In the new film, The Girl Who Believed in Miracles, releasing this weekend, a young girl is seemingly given a supernatural ability to heal others. Starring Austyn Johnson (The Greatest Showman), Mira Sorvino (Mighty Aphrodite), Peter Coyote (E.T. the Extra-Terrestrial) and Kevin Sorbo (God's Not Dead), the film centers on the faith of a child who simply believes her prayers will make a difference.
As the miracles begin to happen, the young girl's small town is stirred, and everyone's faith is tested. In a similar role to his God's Not Dead character, Sorbo portrays a doctor who is reluctant to embrace the supernatural.
"It was really fun to be a part of [this movie]," Sorbo said. "I'm kind of the skeptical doctor in the movie that doesn't really believe what's going on with this girl's life. I'm just sort of trying to treat her and help her with her illness. I really don't come to be a believer until the end of the movie."
There's a reason for the doctor's skepticism—a personal pain that he needs to forgive. Sorbo says it's a common thing to find unresolved tragedy in the life of someone like that.
"It's common, of course, for skeptics to root their doubts in the tragedy and loss they've experienced," he said. "But it's also common, among those of us who are Christians, to say we believe intellectually in a God who can perform miracles but then not back up that belief with action."
Sorbo, who has been an icon in faith-based entertainment in recent years, said the film has a great message for these "crazy times." He calls it a "clarion call" for belief in God and that He's "very much in the business of caring for His people in miraculous ways."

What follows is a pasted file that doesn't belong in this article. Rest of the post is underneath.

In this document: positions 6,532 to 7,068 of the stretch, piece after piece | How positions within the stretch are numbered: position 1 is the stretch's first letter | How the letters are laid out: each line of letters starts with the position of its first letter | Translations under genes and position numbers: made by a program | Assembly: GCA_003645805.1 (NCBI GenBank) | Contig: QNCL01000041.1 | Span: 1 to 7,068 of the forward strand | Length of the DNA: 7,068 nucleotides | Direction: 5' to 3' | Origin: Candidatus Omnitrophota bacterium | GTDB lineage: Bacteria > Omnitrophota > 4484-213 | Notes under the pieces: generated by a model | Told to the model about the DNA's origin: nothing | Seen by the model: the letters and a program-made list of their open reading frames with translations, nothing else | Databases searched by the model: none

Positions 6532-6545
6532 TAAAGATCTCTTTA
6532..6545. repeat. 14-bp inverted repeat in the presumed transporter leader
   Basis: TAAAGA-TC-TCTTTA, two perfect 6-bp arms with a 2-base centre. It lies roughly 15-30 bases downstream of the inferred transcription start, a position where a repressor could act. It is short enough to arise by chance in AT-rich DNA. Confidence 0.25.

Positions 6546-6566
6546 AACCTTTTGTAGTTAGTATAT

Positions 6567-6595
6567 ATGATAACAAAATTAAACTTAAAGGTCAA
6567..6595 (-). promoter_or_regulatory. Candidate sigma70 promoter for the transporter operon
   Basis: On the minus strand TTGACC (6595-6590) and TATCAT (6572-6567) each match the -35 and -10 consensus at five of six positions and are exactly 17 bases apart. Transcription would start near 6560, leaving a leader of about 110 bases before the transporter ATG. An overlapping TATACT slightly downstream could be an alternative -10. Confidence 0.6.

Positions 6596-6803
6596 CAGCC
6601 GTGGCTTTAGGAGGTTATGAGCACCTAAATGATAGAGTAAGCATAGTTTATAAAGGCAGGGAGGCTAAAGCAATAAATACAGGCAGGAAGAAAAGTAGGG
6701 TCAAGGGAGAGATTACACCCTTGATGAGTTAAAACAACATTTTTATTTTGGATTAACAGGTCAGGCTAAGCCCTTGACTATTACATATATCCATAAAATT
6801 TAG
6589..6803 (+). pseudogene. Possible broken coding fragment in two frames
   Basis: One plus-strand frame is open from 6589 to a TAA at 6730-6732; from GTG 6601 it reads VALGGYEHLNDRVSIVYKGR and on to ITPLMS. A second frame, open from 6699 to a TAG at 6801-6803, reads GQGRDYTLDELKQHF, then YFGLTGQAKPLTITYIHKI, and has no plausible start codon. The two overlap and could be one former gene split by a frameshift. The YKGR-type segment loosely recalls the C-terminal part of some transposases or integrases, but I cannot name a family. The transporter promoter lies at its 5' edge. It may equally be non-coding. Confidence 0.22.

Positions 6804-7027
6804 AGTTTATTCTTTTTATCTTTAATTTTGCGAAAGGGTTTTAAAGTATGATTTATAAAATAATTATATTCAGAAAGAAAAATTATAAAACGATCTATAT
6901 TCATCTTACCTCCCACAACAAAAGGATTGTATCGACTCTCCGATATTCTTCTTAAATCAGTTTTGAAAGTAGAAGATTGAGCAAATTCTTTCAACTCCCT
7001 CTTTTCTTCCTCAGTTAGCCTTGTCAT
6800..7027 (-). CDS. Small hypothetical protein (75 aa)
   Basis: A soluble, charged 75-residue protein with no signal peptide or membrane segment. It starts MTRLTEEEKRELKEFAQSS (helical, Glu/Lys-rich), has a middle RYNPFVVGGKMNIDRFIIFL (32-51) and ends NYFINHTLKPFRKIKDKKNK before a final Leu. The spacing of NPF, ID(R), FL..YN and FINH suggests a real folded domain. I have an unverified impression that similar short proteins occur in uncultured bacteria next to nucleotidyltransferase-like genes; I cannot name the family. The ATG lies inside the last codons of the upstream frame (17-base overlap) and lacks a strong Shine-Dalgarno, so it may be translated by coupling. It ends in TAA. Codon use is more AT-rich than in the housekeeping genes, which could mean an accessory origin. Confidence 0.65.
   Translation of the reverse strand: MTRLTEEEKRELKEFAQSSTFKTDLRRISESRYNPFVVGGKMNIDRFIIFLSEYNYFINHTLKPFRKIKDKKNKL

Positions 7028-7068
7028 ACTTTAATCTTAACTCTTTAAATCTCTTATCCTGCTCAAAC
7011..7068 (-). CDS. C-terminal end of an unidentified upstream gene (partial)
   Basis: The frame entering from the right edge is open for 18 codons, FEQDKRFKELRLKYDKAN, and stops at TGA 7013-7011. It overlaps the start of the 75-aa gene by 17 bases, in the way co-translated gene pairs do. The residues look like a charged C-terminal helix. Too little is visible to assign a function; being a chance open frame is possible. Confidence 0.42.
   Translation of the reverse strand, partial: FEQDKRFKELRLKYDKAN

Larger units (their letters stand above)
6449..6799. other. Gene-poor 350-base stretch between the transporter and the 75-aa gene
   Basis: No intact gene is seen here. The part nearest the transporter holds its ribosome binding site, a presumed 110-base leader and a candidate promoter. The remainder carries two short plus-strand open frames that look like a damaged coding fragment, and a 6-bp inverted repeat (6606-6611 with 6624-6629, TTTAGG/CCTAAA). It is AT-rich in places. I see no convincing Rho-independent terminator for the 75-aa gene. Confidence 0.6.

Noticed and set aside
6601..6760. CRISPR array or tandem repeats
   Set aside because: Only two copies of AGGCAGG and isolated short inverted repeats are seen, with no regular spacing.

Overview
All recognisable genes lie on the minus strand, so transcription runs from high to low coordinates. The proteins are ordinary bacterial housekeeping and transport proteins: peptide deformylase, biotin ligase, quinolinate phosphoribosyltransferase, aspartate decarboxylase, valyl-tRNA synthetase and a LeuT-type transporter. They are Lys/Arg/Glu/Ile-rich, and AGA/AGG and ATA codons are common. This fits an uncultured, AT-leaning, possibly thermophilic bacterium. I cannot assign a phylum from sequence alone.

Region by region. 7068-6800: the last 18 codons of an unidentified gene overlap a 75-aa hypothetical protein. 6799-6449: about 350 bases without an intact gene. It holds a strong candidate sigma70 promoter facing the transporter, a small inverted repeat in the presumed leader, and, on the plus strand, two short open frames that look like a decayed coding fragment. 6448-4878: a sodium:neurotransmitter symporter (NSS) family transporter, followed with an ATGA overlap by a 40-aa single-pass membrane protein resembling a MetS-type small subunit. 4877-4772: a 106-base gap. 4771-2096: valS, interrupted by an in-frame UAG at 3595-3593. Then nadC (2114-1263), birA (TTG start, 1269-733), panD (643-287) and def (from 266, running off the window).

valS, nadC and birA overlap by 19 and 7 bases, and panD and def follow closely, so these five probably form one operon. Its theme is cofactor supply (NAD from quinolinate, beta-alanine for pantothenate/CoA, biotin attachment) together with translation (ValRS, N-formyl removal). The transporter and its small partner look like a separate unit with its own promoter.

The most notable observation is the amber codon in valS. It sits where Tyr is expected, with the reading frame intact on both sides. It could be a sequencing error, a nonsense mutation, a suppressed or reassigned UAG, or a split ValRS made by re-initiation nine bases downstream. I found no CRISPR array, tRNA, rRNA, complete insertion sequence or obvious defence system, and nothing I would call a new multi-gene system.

"This movie is coming out at just the right time, just to show people there's hope," he added. "There's something to believe in out there."
The former Hercules actor, who is currently playing a pastor for a Ronald Reagan biopic with Dennis Quaid, also pointed to the rise of streaming church services during the pandemic, where people were "looking for answers."
"The video services for churches have exploded not only because a lot of churches are forced to do it, but they're getting many, many more people that aren't part of the church because people are afraid right now," he said.
The Girl Who Believed in Miracles, directed by Richard Correll, releases in theaters today.
DeWayne Hamby is a communications specialist and longtime journalist covering faith-based music, entertainment, books and the retail industry. He is the author of the book Gratitude Adjustment. Connect with him on Facebook, Twitter, YouTube or Instagram.
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